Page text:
Positive employee relations are the heart of the many programs and processes that a HR function must juggle. When all the pieces come together, the result is a climate where employee relations are positive.
Having a plan and building relationships with your staff are the key to ensuring that you have positive employee relations.
Would you plan your operations without a sound budget and financial plan? Of course not. The same question can be asked of another important asset: your people. Having a plan to achieve positive employee relations is as important as having a financial plan; I’d say, more important.
The following measures will help you to develop a basic HR plan for positive employee relations.
- Needs: Identify your operation needs and how they translate into the people side of your operation.
- Recruiting: Based on your operation needs, develop screening questions to select people that believe in what you are trying to achieve and who will deliver on your brand.
- Training: Make sure you have a plan to ensure that your staff have all the know-how they need.
- Feedback: Staff need to know how they are performing, so make sure you observe them and give them feedback and coaching where required.
- Leadership: What kind of workplace environment are you trying to create as a leader? Is it a culture of passion, energy, fun and teamwork? As a leader you need to set the tone by example.
- Rewards & Recognition: When your team reaches a significant milestone, do you celebrate? Set team goals and then celebrate your successes as a team. Doing so rewards and recognizes your staff for their efforts and contributions.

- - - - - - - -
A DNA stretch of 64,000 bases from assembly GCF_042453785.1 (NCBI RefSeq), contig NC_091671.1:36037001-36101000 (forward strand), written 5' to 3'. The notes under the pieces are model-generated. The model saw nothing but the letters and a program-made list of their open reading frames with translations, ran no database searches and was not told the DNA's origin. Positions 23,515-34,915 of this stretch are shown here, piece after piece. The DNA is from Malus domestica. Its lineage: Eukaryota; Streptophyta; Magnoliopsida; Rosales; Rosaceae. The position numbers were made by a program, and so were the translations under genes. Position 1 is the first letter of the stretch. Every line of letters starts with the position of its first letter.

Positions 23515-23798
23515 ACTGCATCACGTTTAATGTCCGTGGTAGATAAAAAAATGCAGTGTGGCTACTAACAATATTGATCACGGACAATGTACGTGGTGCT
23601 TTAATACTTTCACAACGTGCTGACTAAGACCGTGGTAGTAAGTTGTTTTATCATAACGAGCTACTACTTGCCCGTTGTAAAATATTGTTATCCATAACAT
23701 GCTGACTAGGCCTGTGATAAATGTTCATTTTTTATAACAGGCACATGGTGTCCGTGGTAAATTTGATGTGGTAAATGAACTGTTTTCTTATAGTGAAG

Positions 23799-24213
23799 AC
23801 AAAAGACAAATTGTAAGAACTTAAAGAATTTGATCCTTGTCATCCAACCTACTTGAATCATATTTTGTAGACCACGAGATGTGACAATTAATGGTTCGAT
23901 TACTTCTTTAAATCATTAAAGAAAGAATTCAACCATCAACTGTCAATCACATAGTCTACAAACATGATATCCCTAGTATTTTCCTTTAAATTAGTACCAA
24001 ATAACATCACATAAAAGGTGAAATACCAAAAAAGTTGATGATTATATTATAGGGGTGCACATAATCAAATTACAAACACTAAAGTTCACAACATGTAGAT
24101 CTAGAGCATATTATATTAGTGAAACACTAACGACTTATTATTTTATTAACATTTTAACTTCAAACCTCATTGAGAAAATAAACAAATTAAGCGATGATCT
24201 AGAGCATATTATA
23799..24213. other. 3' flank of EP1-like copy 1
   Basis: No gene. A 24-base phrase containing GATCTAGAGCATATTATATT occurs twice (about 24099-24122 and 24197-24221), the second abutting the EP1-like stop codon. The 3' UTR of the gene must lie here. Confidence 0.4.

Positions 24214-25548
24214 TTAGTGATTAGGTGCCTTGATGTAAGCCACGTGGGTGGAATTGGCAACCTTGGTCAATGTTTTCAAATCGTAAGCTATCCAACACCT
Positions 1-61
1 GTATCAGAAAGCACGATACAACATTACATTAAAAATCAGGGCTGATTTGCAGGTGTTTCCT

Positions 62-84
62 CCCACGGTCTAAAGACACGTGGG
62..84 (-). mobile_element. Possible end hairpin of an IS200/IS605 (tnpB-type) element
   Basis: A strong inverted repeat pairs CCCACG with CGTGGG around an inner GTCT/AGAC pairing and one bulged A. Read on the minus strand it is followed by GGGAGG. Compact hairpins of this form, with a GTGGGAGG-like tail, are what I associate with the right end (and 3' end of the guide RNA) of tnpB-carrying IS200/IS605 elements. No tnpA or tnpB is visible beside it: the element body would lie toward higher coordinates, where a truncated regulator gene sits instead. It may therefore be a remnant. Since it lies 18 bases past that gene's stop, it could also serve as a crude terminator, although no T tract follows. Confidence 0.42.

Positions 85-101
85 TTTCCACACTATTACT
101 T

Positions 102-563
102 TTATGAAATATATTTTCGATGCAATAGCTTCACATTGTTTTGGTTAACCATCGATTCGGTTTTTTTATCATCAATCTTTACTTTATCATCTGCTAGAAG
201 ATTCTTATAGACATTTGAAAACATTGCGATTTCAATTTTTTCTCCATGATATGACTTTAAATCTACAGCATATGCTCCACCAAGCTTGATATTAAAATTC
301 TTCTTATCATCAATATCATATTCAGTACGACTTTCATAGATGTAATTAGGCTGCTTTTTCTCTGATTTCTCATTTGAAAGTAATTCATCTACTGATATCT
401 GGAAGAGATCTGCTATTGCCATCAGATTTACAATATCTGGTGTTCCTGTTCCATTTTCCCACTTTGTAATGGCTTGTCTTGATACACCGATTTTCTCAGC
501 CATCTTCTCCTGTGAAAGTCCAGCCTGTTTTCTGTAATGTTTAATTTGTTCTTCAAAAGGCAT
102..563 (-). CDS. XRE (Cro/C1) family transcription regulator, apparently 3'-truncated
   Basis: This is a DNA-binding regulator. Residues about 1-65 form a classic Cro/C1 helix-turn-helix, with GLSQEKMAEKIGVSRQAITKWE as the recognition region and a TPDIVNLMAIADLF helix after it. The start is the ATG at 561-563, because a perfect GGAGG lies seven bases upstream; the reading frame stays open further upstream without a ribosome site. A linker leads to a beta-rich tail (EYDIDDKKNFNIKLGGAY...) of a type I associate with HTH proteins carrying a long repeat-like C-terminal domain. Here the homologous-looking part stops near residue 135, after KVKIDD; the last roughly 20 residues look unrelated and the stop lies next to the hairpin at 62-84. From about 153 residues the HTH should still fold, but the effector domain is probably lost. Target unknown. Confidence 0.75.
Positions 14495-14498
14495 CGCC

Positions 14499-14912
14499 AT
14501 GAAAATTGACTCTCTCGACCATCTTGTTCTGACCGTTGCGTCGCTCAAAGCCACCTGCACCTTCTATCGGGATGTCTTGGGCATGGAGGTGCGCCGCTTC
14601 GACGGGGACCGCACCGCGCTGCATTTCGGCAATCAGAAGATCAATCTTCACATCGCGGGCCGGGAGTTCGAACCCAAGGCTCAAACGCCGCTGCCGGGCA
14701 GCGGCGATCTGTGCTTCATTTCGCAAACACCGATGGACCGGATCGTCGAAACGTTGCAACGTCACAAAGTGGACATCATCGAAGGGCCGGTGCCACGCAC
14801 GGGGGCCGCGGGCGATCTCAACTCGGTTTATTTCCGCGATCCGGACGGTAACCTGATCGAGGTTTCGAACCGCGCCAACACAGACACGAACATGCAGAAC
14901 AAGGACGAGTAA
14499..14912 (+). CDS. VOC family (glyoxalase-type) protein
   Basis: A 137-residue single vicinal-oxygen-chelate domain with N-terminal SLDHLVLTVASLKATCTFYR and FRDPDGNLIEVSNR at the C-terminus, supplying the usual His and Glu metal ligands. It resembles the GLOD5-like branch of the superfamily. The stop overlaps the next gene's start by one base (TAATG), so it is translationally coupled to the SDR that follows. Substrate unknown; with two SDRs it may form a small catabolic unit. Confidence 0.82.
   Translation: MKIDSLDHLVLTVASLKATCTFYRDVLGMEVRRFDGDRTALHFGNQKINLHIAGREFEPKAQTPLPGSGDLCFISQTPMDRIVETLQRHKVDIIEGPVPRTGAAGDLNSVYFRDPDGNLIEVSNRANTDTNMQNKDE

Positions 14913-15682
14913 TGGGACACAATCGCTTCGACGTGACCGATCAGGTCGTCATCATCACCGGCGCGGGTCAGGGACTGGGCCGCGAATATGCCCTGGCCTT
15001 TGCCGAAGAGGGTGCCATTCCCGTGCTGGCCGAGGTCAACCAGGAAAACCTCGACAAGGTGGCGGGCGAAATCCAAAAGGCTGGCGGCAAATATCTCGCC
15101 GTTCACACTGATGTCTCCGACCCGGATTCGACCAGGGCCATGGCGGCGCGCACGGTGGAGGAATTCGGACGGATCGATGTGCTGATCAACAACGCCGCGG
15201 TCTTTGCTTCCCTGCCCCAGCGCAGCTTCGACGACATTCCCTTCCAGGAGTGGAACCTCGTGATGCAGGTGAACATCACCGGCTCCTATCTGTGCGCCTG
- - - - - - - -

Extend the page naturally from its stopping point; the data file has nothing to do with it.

- Communication: The final part of the HR plan is to ensure you are keeping people in the loop, involving them, sharing your challenges and making them a part of the solution.
- Goals: Develop mutual goals; if you have a common goal, you are working together as opposed to against each other.
- Walk a mile in their shoes: It is important that both parties cooperate and work toward mutually beneficial solutions; put yourself in their shoes.
- Explain your needs: You must decisively explain needs to employees, so that the operation can meet its objectives.
- Listen: Be an employer who listens to the staff. What do they need, and what are they telling you?
- Be balanced: Understand what your employees need, and balance it with your needs as a operation owner.
- Have a plan: Do not expect that the people side of your operation will just come together on its own. Follow the steps in the plan above and harness the power of your people.
Having an HR plan in place as a road map to positive employee relations is a key factor in your success. While there are many relationships you must manage as a operation owner, putting the employee relationship at the top of the list will allow you to create a competitive advantage for you and them.
It’s your staff who deliver the key components of success, so you need to make sure you have a plan in place for how that happens. At times, getting the entire team to pull in the same direction can be a challenge, and it does take time.
Operations who invest the time in planning and learning how to create positive employee relations are the ones who are seeing the payoff through higher productivity, lower turnover, better feedback and, most of all, stronger bottom line success.
Do you have a plan?